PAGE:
Hidden Gems: 6 Lesser-Known Orange County Beaches
Orange County is the ideal area of Southern California to hit to the sandy shores of the Pacific Coast. There are favorite beaches for surfing, walking on the pier, places to see the sunset, but mostly, it’s just 42 miles of continuous coastline beginning as far north as Seal Beach, through “Surf City USA” in Huntington Beach, to the southernmost part of the county, San Clemente. Here you’ll find some of the best waves in the world, tucked-away spots to seek out sea glass and explore tide pools, and serene spaces to bask in the sunshine with endless views of sparkling waters. Locals have their top picks and so do we, so we put together a list of the lesser-known places to dig your feet in the sand and play, or just relax and enjoy a beautiful Orange County sunset.
1. Little Corona in Newport Beach is a hidden gem that is great for families. Without some insight and direction, this beach can be a challenge to locate, but that’s what makes it so special. If traveling down Pacific Coast Highway, park on nearby streets like Poppy or Ocean and navigate down the paved walkway to the beach. The jetty near this shore helps keep the waves at bay, making it a fun place for smaller children to frolic. According to blogger Josh of California Through My Lens, this is the best place for exploring tide pools and sea life. Side note: This location also has bathrooms that are both clean and close by!
2. Bolsa Chica State Beach, just north of Huntington Beach, is a great place to catch some waves during the day and roast marshmallows on a bonfire at night. Overnight visitors often choose this location for camping and RV parking, and the ease of riding bikes along the boardwalk and exploring the ecological reserve just across Pacific Coast Highway. In 2016, SeaLegs at the Beach opened and has transformed the landscape of this boardwalk snack bar location just north of Huntington Beach. While seasonal, it’s still a lesser-known hangout on Fridays, Saturdays and Sundays, opening at 10 a.m. Think beach club vibe with live music playing during the day and into the night. The best part is, guests who purchase beverages or food can stay as along as they like and kick back on the Adirondack chairs or in a cabana, at no extra cost.
3. The glistening sand and blue waters of Newport Beach beckon millions of travelers each year. Balboa Pier offers plenty of parking adjacent to the boardwalk, with easy access to shops and restaurants as well as bike and beach rentals. A full day can easily be spent exploring this hip beach town. Venture across the parking lot to the Balboa Fun Zone and experience a historic area with arcades and boardwalk activities right on the water of the Newport Harbor. A ride on the Ferris wheel is a great way to get an aerial view of the surroundings. While in this area, take the ferry across the harbor to the Balboa Island neighborhood and experience a hundred years of rich history, where many Hollywood celebrities spent their weekends away from “Tinsel Town”.
4. Treasure Island has the most beautiful vibrant turquoise waters, which are hard to come by on a west coast beach. Located at the base of The Montage Resort in Laguna Beach, adventurous beachgoers will love exploring the hidden coves and tide pools in this area. There are plenty of rocks to climb, and this is even a great place for snorkeling! Access to this beach is by a paved pathway alongside the resort. Read some tips to know before you go from people who have reviewed this on Trip Advisor.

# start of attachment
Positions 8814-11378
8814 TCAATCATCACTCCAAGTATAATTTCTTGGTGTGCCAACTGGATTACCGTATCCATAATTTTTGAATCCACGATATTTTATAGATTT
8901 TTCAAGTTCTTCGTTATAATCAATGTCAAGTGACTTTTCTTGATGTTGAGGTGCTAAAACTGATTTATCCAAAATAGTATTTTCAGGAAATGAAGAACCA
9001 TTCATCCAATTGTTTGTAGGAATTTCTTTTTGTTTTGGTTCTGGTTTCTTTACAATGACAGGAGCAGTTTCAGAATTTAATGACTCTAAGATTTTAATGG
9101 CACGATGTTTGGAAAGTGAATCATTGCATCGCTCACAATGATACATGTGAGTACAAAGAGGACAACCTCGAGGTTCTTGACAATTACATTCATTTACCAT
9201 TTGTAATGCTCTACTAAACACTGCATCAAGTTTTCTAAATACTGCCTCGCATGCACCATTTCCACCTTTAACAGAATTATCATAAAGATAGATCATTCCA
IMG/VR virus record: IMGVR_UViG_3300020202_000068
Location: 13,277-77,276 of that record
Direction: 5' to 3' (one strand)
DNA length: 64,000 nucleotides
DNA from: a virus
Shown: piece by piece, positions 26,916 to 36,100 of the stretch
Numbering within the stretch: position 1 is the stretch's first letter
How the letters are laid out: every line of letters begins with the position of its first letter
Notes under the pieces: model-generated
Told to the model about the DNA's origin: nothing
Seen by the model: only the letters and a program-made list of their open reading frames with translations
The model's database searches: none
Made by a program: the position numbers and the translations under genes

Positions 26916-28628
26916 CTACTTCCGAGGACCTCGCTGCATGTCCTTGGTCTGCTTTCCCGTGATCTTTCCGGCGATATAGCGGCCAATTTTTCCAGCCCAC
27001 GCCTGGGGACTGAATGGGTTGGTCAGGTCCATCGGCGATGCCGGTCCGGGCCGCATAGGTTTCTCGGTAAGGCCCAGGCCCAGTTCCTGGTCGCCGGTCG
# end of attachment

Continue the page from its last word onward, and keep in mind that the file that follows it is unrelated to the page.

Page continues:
5. Crystal Cove is located just south of Newport Beach adjacent to a state park. A visit here is truly a step back in time where dozens of restored beach cottages line the cliffs facing the ocean. Bring lunch and set up at one of the many picnic tables on the sand, and join other visitors and locals for a waterfront hike along the beach and cliffs. Be sure to stop by the Visitor Center and store for maps of the area. This is also a great beach for exploring tide pools. On occasional weekends, local naturalists are on hand offering educational chats about the ocean, sea life and biology. A local hotspot is The Beachcomber Café. Walk-up visitors may be lucky enough to get a table for brunch, or dinner, but reservations are usually a good idea. This restaurant has a patio and bar overlooking the cottages and ocean and is a great way to enjoy the views. Parking is across Pacific Coast Highway, where a shuttle then takes visitors over to the beach side.
6. San Clemente is known as the “Spanish village on the sea,” illustrated by the many beautiful homes and buildings that incorporate Spanish colonial architecture. While this community has its own pier, it also has 10 other spots to set up for a day at the beach. San Clemente is also known for its ocean views from the hills and mountaintops. For an extra treat, take the train from one of many stations throughout Orange County and enjoy the picturesque Orange County coastline along the way. You’ll arrive at the San Clemente Station right on the beach. A weekend day pass on Amtrak is just $10.
If you’re wondering how to make the most of a visit to Orange County, stay in the heart of OC, Costa Mesa. You’ll discover some of the country’s best shopping at South Coast Plaza, Broadway shows and concerts at Segerstrom Center for the Arts, and experience award-winning chefs serving up the county’s best steaks, oysters, paella, sushi and so much more in Costa Mesa’s hot dining scene. You’ll be in the mood for dining and relaxing in Costa Mesa, just a short drive away, after enjoying some of these great hidden spots on Orange County’s beaches!